Patty Loveless's harder and softer personae—the sinuously bluesy country rocker and the exquisitely subtle ballad singer who displays that delicate touch—would appear to be at war on this album. The softer side wins.
The album's selection of up-tempo songs, two of them cowritten by the dependably inventive Matraca Berg, are spirited. But they tend to make Loveless sound as if she's trying to pull off a Wynonna impression—and a mediocre one at that. The album's liveliest moment, somewhat ironically, comes in the deliberate, poignant "Thirsty," a thoughtful Thorn Hardwell-Stewart Harris composition about the difficulties of slaking emotional craving.
"Thirsty" is beefed up by a resonant backing vocal by Travis Tritt, whose gritty voice contrasts effectively with Loveless's sweeter mode. Biff Watson adds some tastefully melodic acoustic guitar backup on that track as well as throughout the album.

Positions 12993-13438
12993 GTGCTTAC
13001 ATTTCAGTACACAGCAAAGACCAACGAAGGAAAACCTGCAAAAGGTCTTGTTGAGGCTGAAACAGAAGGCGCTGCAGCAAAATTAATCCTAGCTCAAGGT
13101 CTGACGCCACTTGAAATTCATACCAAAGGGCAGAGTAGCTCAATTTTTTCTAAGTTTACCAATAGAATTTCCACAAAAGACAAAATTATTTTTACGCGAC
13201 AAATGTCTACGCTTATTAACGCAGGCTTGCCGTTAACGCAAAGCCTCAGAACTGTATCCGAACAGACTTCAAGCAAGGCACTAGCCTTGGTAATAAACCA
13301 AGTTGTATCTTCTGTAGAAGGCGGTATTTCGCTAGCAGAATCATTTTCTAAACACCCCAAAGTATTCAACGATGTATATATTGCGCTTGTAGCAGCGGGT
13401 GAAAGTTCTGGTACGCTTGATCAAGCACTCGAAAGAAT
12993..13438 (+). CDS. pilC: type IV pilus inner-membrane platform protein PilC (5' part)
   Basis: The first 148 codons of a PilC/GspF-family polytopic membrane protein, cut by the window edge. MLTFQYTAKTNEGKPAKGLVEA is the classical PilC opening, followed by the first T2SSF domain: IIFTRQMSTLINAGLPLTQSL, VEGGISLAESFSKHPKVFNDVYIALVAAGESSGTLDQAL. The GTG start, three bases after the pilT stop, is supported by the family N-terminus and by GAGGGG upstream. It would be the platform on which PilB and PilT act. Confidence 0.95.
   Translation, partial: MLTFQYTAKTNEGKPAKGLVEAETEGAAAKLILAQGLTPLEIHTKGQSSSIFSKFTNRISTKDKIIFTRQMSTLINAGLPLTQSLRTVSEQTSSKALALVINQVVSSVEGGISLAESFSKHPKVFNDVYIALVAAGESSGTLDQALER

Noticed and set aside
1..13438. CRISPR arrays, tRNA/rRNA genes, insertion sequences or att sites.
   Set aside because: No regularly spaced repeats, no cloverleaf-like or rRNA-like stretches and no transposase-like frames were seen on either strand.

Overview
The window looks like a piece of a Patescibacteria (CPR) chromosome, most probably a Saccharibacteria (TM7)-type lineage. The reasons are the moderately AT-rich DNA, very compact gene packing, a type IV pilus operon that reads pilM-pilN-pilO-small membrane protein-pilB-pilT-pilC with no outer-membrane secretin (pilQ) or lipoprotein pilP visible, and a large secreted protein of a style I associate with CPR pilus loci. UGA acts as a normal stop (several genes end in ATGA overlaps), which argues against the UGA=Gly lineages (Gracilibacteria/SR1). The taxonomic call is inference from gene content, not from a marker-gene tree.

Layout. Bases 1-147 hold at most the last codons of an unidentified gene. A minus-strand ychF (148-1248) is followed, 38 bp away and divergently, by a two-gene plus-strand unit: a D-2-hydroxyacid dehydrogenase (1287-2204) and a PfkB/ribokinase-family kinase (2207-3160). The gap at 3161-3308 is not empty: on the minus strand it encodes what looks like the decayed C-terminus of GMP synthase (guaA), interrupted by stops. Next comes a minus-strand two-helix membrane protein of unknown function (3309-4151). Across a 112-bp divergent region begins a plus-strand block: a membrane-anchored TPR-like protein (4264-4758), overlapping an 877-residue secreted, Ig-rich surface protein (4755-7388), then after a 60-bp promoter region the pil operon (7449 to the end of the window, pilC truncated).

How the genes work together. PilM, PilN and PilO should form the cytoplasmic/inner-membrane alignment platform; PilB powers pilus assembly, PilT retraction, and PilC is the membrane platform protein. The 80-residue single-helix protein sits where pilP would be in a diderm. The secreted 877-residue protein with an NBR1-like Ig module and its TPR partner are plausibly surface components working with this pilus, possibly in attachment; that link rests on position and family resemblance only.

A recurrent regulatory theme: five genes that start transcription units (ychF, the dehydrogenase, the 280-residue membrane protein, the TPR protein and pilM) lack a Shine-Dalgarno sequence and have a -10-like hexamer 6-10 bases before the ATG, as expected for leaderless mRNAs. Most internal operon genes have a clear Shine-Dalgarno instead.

While it was produced—like all five previous Loveless albums—by Nashville guru Emory Gordy Jr., Strong Heart is the singer's best-rounded, demonstrating the full spectrum of her musical talent. This is very likely to remain one of the highlights of her proud career.